The ITF’s proposed restructuring will radically reduce the number of professional players competing for ATP and WTA ranking points. The ITF’s extensive modelling work has led to a recommended professional player group of no more than 750 men and 750 women players. This new approach will introduce a clearer and more effective professional pathway and ensure that prize money levels at ITF Pro Circuit events are better targeted to ensure that more players can make a living from the professional game.

 

Players on the ITF Pro Circuit have already benefited from an extensive programme of prize money increases in 2016 and 2017 following the first part of the Player Pathway review, with total prize money increasing by around $1.5 million.

 

The ITF’s proposed Transition Tour will complement this new professional group, ensuring that all other players, especially the next generation of emerging talent, continue to access local playing opportunities that can lead to entry into the professional game.

 

The ITF will now work closely with its member nations, ATP and WTA on the implementation of the Transition Tour, including confirmation of the technical requirements, tournament schedule and new ranking point structure.

 

ITF President David Haggerty said: “The ITF’s Player Pathway study is the most comprehensive review of professional tennis ever undertaken and has highlighted the considerable challenges at the base of our game. Over 14,000 players competed at professional level last year which is simply too many. Radical changes are needed to address the issues of transition between the junior and professional game, playing affordability, and tournament cost.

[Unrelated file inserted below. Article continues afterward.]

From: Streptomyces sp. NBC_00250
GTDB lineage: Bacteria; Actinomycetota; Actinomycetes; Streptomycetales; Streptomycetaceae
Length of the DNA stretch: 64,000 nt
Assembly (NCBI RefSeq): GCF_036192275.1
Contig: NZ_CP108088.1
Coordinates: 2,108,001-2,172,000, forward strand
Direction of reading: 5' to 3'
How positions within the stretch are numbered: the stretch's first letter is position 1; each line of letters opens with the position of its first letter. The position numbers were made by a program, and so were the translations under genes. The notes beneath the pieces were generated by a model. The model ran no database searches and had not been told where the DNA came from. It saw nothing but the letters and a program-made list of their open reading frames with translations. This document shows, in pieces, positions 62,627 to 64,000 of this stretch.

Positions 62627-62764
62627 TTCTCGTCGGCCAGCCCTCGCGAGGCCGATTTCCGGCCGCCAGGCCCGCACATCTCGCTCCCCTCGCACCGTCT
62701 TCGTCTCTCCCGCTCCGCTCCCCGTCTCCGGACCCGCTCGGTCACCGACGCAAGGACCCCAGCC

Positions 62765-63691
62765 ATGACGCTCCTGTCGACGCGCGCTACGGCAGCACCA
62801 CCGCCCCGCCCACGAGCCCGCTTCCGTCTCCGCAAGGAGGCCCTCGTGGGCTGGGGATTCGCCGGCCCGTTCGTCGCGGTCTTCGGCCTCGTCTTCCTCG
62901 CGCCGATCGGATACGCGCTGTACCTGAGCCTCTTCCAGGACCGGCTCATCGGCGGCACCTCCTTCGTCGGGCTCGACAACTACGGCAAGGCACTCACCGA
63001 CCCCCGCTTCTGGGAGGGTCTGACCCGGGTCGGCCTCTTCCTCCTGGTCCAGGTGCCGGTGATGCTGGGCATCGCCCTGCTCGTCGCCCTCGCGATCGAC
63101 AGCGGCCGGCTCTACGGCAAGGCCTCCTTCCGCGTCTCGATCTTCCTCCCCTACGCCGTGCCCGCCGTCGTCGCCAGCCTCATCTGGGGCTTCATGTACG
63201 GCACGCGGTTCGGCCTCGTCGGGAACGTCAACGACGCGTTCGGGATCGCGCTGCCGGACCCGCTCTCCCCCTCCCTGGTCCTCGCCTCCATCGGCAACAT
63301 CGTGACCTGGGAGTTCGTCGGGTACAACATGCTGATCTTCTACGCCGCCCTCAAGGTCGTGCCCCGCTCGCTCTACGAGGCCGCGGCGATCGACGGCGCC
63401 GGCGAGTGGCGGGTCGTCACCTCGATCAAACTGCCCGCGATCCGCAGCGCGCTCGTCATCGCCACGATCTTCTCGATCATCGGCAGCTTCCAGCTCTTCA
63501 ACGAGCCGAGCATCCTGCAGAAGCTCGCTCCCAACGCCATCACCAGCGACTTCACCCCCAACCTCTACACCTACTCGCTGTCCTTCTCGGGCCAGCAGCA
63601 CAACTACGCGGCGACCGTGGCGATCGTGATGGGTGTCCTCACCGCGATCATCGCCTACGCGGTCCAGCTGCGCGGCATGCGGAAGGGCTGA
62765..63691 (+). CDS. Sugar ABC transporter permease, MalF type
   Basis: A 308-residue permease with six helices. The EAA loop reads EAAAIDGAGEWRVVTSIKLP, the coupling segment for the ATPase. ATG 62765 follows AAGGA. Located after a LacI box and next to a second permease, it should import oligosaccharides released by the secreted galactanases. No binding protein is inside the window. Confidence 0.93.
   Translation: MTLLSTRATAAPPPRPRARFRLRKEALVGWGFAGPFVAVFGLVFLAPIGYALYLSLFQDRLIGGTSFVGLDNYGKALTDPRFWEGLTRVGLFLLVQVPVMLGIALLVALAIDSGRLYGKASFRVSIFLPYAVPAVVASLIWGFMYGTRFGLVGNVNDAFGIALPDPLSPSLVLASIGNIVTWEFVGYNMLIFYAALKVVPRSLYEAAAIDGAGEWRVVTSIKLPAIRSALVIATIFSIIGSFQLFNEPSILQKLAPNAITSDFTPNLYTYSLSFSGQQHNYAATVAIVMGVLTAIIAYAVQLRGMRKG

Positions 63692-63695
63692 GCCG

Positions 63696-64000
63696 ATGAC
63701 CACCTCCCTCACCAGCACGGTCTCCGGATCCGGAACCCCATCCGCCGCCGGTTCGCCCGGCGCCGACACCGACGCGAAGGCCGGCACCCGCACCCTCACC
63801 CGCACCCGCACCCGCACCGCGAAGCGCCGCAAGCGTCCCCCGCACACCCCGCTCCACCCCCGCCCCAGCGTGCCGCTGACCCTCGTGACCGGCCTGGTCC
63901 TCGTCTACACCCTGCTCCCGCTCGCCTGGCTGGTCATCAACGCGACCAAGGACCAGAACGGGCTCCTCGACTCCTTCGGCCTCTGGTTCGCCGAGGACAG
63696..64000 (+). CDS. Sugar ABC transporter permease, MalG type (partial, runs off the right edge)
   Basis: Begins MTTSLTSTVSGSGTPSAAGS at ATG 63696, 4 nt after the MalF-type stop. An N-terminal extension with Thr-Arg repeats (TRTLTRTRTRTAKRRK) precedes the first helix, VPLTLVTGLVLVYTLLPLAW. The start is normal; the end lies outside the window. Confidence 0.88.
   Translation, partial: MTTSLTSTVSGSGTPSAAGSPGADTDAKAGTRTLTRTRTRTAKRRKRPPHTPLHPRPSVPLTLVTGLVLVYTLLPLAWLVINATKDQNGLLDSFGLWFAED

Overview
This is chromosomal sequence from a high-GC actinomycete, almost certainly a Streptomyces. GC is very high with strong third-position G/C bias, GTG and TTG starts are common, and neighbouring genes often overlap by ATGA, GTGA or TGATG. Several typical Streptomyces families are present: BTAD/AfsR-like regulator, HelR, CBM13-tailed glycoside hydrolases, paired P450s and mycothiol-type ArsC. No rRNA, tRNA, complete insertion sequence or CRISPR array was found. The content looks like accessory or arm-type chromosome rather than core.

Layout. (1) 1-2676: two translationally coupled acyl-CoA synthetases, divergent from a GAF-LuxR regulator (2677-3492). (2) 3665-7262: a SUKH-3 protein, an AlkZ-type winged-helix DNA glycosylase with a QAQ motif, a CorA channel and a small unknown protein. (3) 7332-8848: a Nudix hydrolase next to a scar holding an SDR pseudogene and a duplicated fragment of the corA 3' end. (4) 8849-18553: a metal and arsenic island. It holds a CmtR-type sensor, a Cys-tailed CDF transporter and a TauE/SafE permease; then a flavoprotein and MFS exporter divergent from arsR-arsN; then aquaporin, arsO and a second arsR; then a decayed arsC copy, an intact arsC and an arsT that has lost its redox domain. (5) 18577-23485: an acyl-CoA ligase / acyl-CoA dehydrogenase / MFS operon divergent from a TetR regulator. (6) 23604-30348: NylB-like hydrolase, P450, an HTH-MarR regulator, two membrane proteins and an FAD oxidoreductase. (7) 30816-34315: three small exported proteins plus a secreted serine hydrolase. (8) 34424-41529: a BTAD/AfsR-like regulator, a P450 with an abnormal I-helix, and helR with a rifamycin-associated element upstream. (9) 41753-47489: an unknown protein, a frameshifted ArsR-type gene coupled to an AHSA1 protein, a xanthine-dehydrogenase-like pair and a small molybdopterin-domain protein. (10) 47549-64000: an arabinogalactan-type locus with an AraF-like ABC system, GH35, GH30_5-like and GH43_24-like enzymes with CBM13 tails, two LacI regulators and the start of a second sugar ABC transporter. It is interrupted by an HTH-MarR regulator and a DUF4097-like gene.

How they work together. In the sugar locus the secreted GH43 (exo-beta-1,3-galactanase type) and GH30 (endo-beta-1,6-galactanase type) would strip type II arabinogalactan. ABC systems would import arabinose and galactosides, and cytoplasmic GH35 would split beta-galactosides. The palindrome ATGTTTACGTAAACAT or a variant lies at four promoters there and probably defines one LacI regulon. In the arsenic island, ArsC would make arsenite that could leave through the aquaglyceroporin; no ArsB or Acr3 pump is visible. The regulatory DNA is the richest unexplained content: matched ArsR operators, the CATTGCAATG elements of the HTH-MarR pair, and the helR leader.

“We have already taken an important step forward by increasing prize money levels at ITF Pro Circuit tournaments. The next step is to ensure the structure of professional tennis is fit for purpose through a targeted job opportunities approach that will create a smaller group of true professional players. At the same time it is imperative that we do not reduce the chance for players of any nation or background to start their journey towards the top 100. We believe that the introduction of a new entry level to the professional pathway will allow players to take the first steps towards becoming a future champion within a more targeted and affordable circuit structure. These changes will also ensure that players and their support team members can understand and measure their progress.”

 

The ITF Player Pathway review was undertaken to fully understand the tournament structure below Tour level. The review looked at improving the entry for players into professional tennis; increasing prize money and the ability for more players to make a living; raising event standards with a focus on integrity protection; and ensuring developing nations have the opportunity to produce world class players.

 

The Pro Circuit phase of the review can be found here

 

The Junior Circuit phase of the review can be found here